Vol. IV No. 43 - Saturday October 22 - October 28, 2005
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HEADLINES [click on headline to view story]:

Scottish satisfaction

Keep the red buses

Piano is her forte

Scottish satisfaction

Dear Sir;

We first visited Chiang Mai in February of this year – a place where, we discovered, even the dragons fail in their function of ferocity, preferring instead, to just smile (see attached photograph from the Wat on Thapae Road). We stayed with Opas and Anuchana at Baan Orapin – an oasis of calm on Charoenraj Road, where we could not have been made to feel more welcome and at home, and, apart from enjoying some of the many day trips on offer, we took time just to wander around the city and enjoy the people, the places, the sights and the sounds.

Coupled with our time in Bangkok, it was, quite simply, the best holiday we have ever had. Since then, we have kept in touch with what is going on in Chiang Mai through the Chiangmai Mail on the internet – and are looking forward to returning again in January. By then, no doubt, through the resilience and determination of the hard working people of the city, there will be not a trace left of the flooding that has been such an unwelcome feature of the last two months – but the Rose of the North and the towns and villages throughout the area that have had to put up with flooding deserve better. In these days of increasing awareness of the potential effects of global warming, and ever more extreme weather across the globe, it is fervently to be hoped that the Thai government gives urgent and thorough consideration to a proper system of flood prevention measures rather than just letting the water out when the dams get too full!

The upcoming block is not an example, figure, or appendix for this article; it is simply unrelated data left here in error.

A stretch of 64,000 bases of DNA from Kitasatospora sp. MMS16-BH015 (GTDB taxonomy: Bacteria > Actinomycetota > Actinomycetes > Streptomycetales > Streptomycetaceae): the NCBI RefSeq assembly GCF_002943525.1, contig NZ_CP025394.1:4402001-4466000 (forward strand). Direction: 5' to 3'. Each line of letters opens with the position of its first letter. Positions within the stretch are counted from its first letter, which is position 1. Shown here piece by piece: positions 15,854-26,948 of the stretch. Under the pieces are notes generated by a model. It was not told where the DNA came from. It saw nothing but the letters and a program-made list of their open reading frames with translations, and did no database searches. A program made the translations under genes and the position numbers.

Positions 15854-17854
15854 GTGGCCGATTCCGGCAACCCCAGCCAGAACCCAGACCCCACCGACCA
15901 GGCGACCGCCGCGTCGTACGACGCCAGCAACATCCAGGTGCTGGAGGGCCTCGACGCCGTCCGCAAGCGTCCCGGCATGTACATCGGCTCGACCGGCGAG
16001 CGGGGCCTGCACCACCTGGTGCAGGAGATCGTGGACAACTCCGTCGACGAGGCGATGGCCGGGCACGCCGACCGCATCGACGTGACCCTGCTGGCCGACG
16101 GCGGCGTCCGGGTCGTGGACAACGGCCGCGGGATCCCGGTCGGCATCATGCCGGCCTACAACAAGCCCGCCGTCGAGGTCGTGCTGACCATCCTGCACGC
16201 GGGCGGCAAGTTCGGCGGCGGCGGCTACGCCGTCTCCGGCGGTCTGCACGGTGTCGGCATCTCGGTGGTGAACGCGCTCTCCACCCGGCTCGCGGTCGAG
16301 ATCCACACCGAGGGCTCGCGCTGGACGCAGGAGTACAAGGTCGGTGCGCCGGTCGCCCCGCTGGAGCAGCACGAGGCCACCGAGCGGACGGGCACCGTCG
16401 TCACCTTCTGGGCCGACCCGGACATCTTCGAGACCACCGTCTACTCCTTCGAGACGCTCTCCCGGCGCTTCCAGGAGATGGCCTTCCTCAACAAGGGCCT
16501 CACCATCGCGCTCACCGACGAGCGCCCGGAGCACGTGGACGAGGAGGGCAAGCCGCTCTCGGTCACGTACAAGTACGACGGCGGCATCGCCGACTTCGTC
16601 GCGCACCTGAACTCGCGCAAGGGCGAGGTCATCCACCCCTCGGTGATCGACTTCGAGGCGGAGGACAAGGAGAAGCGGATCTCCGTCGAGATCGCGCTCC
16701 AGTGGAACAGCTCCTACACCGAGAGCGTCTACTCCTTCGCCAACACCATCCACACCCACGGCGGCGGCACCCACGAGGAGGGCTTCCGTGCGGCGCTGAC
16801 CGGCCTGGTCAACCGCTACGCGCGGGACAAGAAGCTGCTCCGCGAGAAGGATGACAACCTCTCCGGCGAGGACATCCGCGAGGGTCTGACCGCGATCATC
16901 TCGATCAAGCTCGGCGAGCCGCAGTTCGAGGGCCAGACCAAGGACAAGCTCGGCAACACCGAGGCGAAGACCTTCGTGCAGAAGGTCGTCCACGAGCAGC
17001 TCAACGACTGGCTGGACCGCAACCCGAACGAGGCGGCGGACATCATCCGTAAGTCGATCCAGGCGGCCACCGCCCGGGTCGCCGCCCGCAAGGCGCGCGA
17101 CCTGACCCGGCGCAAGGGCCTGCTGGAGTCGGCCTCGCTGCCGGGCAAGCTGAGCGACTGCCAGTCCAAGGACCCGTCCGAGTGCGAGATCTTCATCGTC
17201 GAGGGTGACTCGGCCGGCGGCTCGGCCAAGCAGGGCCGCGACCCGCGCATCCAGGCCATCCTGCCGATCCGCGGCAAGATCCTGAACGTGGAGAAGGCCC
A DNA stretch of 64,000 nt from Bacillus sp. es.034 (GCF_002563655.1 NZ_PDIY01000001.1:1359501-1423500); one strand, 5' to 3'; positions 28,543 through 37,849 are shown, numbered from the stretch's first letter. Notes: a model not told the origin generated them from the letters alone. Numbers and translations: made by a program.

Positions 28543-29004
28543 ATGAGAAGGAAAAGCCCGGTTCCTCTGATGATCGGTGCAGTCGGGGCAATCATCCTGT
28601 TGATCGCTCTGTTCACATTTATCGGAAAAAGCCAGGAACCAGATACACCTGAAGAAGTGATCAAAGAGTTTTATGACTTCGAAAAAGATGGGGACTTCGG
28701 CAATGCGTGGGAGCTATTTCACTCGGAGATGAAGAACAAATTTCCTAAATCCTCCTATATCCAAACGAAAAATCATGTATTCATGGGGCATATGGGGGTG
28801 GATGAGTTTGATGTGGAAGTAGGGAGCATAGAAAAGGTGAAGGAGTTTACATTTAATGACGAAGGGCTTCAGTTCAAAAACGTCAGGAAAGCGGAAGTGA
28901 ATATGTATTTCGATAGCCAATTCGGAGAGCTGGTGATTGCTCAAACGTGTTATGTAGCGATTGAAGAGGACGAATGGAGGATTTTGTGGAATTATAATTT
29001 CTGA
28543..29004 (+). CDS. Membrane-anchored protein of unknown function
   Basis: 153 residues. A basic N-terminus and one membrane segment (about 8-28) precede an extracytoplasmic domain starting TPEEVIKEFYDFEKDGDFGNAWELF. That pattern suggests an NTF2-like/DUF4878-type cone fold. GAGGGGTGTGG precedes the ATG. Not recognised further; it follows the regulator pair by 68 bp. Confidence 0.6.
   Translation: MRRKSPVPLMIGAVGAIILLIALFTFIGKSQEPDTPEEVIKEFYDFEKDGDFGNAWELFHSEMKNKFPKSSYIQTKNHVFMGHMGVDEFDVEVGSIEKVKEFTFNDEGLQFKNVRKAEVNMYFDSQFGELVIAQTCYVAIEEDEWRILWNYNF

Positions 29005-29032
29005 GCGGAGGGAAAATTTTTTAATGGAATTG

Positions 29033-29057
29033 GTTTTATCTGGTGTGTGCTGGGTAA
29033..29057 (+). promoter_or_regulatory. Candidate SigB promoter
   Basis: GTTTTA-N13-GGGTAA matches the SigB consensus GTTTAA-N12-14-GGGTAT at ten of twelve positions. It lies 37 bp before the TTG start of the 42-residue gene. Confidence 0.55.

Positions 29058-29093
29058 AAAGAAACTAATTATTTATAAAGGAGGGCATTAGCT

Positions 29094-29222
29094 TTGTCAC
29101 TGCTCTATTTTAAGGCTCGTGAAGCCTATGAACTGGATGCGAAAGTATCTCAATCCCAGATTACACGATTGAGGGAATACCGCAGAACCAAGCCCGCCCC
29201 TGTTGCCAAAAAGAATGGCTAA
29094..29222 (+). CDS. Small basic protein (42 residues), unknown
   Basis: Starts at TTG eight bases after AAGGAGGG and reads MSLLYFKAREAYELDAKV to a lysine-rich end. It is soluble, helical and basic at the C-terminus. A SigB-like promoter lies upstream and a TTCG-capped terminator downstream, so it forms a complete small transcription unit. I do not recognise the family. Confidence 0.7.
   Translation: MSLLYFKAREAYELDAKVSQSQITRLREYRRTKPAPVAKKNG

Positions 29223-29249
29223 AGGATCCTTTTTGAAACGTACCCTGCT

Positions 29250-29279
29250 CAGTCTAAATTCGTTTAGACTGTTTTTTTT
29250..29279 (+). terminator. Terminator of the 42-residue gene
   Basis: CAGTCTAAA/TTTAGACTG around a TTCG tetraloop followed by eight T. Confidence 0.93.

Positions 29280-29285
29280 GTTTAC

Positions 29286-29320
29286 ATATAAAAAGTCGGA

Thank you to all in Chiang Mai who made our experience so enjoyable – from the lady cleaning the streets who stopped to give us a beaming smile to Opas and Anuchana Chao at Baan Orapin, and to the Chiangmai Mail for keeping us in touch. Long may you flourish!

David and Lena Fallows

Keep the red buses

Dear Sir,

Recently the government has proposed replacing red cars with taxis and large buses. I think this would be a mistake. When considering transportation options, officials need to consider the particular cultural and geographical features of a city. Chiang Mai has many narrow roads, unsuited for large buses. Some roads are so narrow, large buses would not even have room to navigate them. Considering how many roads would actually be suitable for the large buses, there would be fewer options available for needy riders. Taxis would suit tourists and wealthy farangs but what about the local population? Red car prices are likely to be much lower than taxi prices, considering that red cars can carry a lot more people, lowering the cost for individual riders. Finally, red cars are convenient when one needs to move or carry heavy loads. Neither taxis nor buses are suitable for this purpose. The red car is a unique feature of Chiang Mai. Let’s not let the ill-considered whims of technocrats lead to its demise.

Mark Hershey
Chiang Mai

Piano is her forte

Dear Sir/Madam,

I have been reading your website articles with great interest. I have just returned from two weeks in Chiang Mai. Needless to say, I found it a truly wonderfully happy experience. I want to return very much. I am a very experienced piano teacher and school music specialist. I would like to know who I could get in touch with to discuss the possibility of teaching music, either in schools or as a private piano teacher in Chiang Mai, or elsewhere in Northern Thailand. I am quite happy to combine this with other school teaching duties.
Mary Jackson

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